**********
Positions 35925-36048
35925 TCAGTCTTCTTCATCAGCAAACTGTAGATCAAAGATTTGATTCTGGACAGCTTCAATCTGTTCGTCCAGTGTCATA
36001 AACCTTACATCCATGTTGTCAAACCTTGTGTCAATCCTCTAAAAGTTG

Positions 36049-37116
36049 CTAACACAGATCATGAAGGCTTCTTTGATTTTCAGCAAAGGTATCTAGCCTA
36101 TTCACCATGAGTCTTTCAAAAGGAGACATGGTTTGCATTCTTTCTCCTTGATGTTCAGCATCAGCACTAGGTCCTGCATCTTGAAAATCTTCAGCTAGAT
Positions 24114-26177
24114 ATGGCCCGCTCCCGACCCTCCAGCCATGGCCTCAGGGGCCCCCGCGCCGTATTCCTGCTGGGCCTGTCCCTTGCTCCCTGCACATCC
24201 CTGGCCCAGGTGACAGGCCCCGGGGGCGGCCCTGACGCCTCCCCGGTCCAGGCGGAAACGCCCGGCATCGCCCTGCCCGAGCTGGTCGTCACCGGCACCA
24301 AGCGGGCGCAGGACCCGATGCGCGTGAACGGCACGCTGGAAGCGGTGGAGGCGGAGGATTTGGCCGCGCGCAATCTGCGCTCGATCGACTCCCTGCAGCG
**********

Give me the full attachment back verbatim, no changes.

Positions 35925-36048
35925 TCAGTCTTCTTCATCAGCAAACTGTAGATCAAAGATTTGATTCTGGACAGCTTCAATCTGTTCGTCCAGTGTCATA
36001 AACCTTACATCCATGTTGTCAAACCTTGTGTCAATCCTCTAAAAGTTG

Positions 36049-37116
36049 CTAACACAGATCATGAAGGCTTCTTTGATTTTCAGCAAAGGTATCTAGCCTA
36101 TTCACCATGAGTCTTTCAAAAGGAGACATGGTTTGCATTCTTTCTCCTTGATGTTCAGCATCAGCACTAGGTCCTGCATCTTGAAAATCTTCAGCTAGAT
Positions 24114-26177
24114 ATGGCCCGCTCCCGACCCTCCAGCCATGGCCTCAGGGGCCCCCGCGCCGTATTCCTGCTGGGCCTGTCCCTTGCTCCCTGCACATCC
24201 CTGGCCCAGGTGACAGGCCCCGGGGGCGGCCCTGACGCCTCCCCGGTCCAGGCGGAAACGCCCGGCATCGCCCTGCCCGAGCTGGTCGTCACCGGCACCA
24301 AGCGGGCGCAGGACCCGATGCGCGTGAACGGCACGCTGGAAGCGGTGGAGGCGGAGGATTTGGCCGCGCGCAATCTGCGCTCGATCGACTCCCTGCAGCG